Enough is Enough – Evaluating the Key Aspects of Fitness Central to Optimal Aging

“Why do people get total knee replacements?” “Because they have fractured kneecaps.”

Or, “What is a good exercise for the quadriceps?” “A great exercise for your quads is standing up and bringing your knee up toward your hip.“ We know there isn’t a therapist reading this who would give these answers. But Carole recently attended a presentation sponsored by a nationally known and very well respected hospital chain in which an exercise physiologist, who works in a cardiac rehab unit, addressed a group of older adults on the topic A Better Body at Any Age. The outline was as follows:

  1. What happens to our bodies as we age?
  2. Exercise is the most effective medicine that can be prescribed
  3. What are the major components of a balanced exercise program?
  4. What are the risks of sedentary lifestyle and sitting time?
  5. Barriers/ Setbacks how to overcome and find motivation to exercise.

In the 50 minutes that followed, the exercise physiologist vaguely covered these topics and never referenced a single research study to support her “facts.” At the end, she fielded questions for 10 minutes, generally providing incorrect information to the participants and never once deferring to actual experts when the questions were outside her area of expertise.

This is a travesty and it has been going on for too long. Enough is enough. We are not fulfilling our community outreach role and therefore others who do not have adequate training are filling the void. Because we’ve been careless/inattentive/neglectful (you pick) in our commitment to proving and promoting our worth, hospitals and rehab centers across the country have quietly been replacing PTs with exercise physiologists and rehab techs. PT’s are far more qualified than our more economical replacements, but not innovating, not practicing at the top of our license, and not reaching out to the community have made our situation precarious.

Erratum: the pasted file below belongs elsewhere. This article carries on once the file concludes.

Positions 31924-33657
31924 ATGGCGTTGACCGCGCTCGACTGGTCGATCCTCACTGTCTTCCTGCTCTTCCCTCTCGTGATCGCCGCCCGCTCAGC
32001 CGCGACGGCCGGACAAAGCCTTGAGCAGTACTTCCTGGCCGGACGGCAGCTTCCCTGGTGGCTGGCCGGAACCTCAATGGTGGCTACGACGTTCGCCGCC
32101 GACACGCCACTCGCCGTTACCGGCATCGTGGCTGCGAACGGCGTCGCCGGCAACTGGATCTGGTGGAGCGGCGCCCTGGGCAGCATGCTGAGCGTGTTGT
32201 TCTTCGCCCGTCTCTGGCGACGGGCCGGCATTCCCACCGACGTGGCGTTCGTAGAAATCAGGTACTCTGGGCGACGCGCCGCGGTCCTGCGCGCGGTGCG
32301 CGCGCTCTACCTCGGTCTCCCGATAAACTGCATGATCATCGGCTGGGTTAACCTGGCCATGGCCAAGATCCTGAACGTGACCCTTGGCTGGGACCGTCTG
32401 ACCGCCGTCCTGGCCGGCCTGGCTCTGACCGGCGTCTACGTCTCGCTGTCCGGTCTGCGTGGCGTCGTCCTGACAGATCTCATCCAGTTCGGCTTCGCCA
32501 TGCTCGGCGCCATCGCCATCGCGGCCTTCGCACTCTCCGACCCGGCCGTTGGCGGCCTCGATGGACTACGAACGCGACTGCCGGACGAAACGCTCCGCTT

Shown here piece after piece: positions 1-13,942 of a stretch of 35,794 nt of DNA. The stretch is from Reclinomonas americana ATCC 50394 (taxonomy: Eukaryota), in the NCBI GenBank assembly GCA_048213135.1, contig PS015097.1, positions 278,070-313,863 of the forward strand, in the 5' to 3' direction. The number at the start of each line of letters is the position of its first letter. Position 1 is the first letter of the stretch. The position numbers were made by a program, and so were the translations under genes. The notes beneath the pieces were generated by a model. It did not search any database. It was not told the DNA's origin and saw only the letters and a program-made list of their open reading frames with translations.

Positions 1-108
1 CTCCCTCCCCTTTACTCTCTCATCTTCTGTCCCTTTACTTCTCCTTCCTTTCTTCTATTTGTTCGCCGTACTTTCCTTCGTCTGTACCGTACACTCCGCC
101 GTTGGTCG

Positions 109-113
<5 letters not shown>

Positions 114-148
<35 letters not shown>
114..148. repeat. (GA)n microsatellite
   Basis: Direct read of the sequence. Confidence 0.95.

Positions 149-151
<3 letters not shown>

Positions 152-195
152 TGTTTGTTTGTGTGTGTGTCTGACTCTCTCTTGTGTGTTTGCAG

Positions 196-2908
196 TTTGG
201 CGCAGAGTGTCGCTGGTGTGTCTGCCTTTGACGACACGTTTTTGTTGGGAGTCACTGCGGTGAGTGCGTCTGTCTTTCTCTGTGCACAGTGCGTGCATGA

In 2004, Dale Avers made a motion to the Section on Geriatrics to take steps to make physical therapists the exercise experts for older adults. Carole was on that task force. Many goals evolved, most notably the development of a certification to help therapist become exercise experts. Many have received that certification and we applaud this success; however, more must be done.

Because of the strides made in educating therapists about exercise and aging, we believe the focus must now shift to a) the development of an easy to use, predictive and normed screening tool for 50+ clients/patients, b) understanding ways to motivate older persons to exercise not just aerobically, but also in ways that will improve their quality if life and reduce their risk of falls, c) learning techniques for presenting information and advice in the community, and most importantly, d) figuring out ways to gain support for annual PT check ups from medical venues and community centers.

To that end, Carole’s company, www.greatseminarsonline.com, has created the Moving Target Screen (MTS), a performance-based functional assessment tool for 50+ adults designed to be used by PTs to evaluate the key aspects of fitness central to optimal aging: posture, flexibility, balance, endurance, and strength. The tool is available for FREE on our website and at www.movingtargetscreen.com. We have also created a 5-hour e-learning course, “Functional Standards for Optimal Aging: The Moving Target Screen,” which demonstrates the proper execution of the 15 components of the MTS, the research supporting each of the tests that comprise the MTS, and key interventions. This 5-hour course also contains information on marketing to physicians and community programs and motivating people to actually do the exercises you prescribe. In addition, the live seminar company, www.greatseminarsandbooks.com, offers a 20-hour certification (Functional Standards for Optimal Aging Expert – FSOAE) to ensure that therapists are skilled and comfortable in performing, critiquing, motivating, prescribing and marketing the MTS.

Health care is changing. We need to broaden our perspective and reach out to the community. Not only will we be providing a much needed service, but during the question and answer portion of our presentations to the community, we can provide correct answers.

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